Fareed Zakaria’s Poverty of Ideas

Globe-trotting journalist Fareed Zakaria is on suspension from his posts at CNN and TIME magazine after he admitted to plagiarizing sections of a column on gun control.

But the physical plagiarism isn’t the real problem with Zakaria’s work. He could have solved that with some quotation marks and a hyperlink. What should be a larger concern is the left’s general plagiarism of ideas.

Zakaria stole paragraphs from a piece in The New Yorker, after all, not Guns Ammo. It was a foregone conclusion that his column about guns would favor gun control. He wasn’t even going to look for another view.

This same problem appeared in a February Zakaria blog post about poverty in the U.S. He starts with the assumption that poverty is a major problem in the U.S. and goes from there.

“We rank 31st of the 34 countries that make up the OECD in terms of the percentage of our population that qualifies as poor,” he wrote. The Organization for Economic Cooperation and Development says 17.3 percent of Americans, about one in six of us, live in poverty.

But Zakaria then undercuts his own argument. “In case you’re wondering how the OECD defines poverty, it calculates the number as the percentage of people who earn less than half of the country’s median wage. It’s an easy way to compare data across countries.”

Sure, it’s easy. But it’s bogus. The OECD says median income in the U.S. is $31,000. Thus a person could earn $15,500 here and would be said to be living in poverty. Meanwhile, the same earnings would be more than the median income in 10 other OECD countries, including Israel, Poland, and the Czech Republic.

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As Heritage analysts Robert Rector and Rachel Sheffield wrote last year:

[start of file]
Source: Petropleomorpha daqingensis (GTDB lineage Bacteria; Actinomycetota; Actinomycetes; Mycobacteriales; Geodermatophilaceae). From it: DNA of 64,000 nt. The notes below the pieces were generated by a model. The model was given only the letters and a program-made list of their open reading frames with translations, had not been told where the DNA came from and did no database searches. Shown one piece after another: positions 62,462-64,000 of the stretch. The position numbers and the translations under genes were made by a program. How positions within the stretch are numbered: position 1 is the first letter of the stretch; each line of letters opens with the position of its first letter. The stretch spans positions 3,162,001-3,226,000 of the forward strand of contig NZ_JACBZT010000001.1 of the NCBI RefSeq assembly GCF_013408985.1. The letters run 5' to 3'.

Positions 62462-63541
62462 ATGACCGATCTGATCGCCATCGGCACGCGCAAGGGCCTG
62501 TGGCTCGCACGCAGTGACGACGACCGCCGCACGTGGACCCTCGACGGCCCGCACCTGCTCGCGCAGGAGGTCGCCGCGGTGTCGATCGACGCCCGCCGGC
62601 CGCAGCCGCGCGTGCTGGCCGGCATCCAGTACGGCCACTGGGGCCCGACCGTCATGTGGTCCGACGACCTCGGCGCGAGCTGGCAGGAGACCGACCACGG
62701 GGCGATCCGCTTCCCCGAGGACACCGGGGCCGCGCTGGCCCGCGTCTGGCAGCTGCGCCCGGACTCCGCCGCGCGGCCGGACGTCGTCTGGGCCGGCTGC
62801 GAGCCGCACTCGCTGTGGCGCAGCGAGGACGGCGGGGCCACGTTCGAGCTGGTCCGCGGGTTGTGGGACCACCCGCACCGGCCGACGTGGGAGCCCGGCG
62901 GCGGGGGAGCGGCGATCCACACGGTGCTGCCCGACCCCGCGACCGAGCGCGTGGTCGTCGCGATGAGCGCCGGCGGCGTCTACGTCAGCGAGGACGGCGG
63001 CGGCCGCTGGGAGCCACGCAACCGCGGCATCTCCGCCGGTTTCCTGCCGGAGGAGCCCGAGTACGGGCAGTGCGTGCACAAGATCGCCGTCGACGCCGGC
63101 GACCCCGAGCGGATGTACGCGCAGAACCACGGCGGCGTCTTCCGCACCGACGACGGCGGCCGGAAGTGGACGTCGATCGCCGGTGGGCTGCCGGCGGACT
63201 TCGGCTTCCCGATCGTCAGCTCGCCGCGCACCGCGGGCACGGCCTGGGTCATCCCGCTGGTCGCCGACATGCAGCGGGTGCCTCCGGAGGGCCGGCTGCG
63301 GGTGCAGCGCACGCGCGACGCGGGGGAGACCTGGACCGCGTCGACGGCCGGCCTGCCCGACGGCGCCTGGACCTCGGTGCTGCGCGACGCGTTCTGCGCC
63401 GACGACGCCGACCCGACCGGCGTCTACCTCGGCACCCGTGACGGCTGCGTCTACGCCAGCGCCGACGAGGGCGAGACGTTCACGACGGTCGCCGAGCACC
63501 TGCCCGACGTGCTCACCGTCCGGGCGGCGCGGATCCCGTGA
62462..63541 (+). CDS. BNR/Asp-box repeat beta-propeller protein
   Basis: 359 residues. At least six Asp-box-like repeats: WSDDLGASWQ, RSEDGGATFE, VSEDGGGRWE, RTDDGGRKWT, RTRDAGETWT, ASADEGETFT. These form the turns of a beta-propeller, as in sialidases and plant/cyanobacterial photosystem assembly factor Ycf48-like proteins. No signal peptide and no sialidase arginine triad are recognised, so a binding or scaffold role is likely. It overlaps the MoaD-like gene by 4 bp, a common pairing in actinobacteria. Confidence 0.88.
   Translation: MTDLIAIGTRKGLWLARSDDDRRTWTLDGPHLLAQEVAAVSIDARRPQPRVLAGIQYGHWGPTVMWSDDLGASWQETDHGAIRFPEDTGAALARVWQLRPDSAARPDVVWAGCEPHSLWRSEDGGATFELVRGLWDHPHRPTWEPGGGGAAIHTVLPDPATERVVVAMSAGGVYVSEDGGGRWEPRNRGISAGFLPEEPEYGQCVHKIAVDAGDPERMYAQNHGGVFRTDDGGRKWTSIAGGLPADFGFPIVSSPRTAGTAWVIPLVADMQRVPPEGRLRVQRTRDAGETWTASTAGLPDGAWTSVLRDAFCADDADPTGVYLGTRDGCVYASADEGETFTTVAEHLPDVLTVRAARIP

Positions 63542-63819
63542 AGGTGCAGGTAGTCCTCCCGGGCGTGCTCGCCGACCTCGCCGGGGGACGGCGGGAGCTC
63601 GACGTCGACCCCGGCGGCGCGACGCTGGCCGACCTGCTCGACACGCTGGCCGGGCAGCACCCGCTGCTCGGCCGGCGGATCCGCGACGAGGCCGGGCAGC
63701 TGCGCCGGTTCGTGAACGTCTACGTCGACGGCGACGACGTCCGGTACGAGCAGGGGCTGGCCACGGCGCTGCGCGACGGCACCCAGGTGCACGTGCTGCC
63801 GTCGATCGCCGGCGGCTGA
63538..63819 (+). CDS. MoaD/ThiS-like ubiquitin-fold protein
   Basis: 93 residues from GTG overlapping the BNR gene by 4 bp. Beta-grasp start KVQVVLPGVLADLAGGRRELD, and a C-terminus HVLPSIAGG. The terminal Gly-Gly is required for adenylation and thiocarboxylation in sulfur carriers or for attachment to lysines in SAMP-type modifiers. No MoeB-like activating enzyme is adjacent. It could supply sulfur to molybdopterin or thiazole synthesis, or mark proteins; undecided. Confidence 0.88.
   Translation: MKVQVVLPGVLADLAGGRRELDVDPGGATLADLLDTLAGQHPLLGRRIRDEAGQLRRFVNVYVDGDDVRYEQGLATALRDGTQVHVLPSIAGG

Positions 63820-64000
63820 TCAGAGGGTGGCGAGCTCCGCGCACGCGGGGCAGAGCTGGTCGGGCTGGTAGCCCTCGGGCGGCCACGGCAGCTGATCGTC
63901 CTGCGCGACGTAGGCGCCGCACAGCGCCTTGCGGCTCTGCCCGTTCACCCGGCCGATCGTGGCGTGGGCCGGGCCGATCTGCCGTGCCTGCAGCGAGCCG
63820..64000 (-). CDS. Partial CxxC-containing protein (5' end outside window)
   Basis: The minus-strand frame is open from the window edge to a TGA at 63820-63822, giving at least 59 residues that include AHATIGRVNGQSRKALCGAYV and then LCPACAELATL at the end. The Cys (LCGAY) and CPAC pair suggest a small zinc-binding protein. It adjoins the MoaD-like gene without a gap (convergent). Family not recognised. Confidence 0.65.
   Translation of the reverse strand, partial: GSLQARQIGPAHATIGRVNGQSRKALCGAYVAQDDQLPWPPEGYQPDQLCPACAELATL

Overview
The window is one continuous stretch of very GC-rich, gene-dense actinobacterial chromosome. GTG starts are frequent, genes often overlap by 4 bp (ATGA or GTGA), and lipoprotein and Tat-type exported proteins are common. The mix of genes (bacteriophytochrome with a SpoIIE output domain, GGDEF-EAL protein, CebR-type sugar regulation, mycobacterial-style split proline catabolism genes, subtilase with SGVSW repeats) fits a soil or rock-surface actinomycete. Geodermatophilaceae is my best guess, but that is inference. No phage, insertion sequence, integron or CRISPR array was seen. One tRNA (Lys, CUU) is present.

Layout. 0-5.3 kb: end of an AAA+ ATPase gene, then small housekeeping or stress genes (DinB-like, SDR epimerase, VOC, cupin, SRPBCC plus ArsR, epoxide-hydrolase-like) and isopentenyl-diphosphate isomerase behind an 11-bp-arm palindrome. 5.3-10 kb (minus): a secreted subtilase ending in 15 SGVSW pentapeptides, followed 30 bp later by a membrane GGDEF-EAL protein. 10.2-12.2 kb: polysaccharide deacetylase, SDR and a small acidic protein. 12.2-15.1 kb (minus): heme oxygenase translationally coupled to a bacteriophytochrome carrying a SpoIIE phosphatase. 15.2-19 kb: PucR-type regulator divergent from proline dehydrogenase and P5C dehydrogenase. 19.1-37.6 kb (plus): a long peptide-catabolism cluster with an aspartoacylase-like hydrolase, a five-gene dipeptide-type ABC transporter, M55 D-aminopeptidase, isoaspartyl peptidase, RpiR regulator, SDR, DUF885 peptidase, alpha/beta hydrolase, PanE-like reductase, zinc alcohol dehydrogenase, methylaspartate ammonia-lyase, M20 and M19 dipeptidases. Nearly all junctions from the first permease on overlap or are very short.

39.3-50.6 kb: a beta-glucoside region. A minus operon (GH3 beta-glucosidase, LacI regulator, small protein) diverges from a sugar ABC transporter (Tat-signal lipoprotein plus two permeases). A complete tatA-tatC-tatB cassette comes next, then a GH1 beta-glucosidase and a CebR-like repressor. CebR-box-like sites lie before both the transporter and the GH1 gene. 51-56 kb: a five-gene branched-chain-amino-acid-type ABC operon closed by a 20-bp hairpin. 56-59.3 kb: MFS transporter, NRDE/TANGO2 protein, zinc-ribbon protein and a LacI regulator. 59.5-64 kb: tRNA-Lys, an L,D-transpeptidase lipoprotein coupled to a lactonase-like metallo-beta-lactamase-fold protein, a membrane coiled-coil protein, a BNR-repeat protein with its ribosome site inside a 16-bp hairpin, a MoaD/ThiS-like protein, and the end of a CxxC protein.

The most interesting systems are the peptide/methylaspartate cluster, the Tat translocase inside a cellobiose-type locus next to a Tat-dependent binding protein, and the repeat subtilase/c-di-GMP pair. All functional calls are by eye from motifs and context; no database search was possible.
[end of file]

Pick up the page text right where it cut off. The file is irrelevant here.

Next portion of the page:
For most Americans, the word “poverty” suggests near destitution: an inability to provide nutritious food, clothing, and reasonable shelter for one’s family. However, only a small number of the 46 million persons classified as “poor” by the Census Bureau fit that description. While real material hardship certainly does occur, it is limited in scope and severity.

They also cite a 2009 study from the Department of Agriculture that found that:

  • 96 percent of poor parents stated that their children were never hungry at any time during the year because they could not afford food,
  • 83 percent of poor families reported having enough food to eat, and
  • 82 percent of poor adults reported never being hungry at any time in the prior year due to lack of money for food.

Poverty is a problem—in the U.S. and worldwide. “Nonetheless,” Rector and Sheffield conclude, “anti-poverty policy needs to be based on accurate information. Gross exaggeration of the extent and severity of hardships in America will not benefit society, the taxpayers, or the poor.”

Diversity is a watchword on the left. “We strive for a professional environment that values divergent voices, encourages innovative thinking and expression and rewards individual and collective accomplishment,” CNN insists on its careers Web page. But that doesn’t come through on Zakaria’s program. His opinions on gun control and poverty, among other issues, are cribbed directly from the left-liberal playbook.

As Ronald Reagan put it: “It isn’t so much that liberals are ignorant. It’s just that they know so many things that aren’t so.” And they all seem to know the same things that aren’t so. That’s a plagiarism problem that can’t be solved with a hyperlink.

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Source material can be found at this site.

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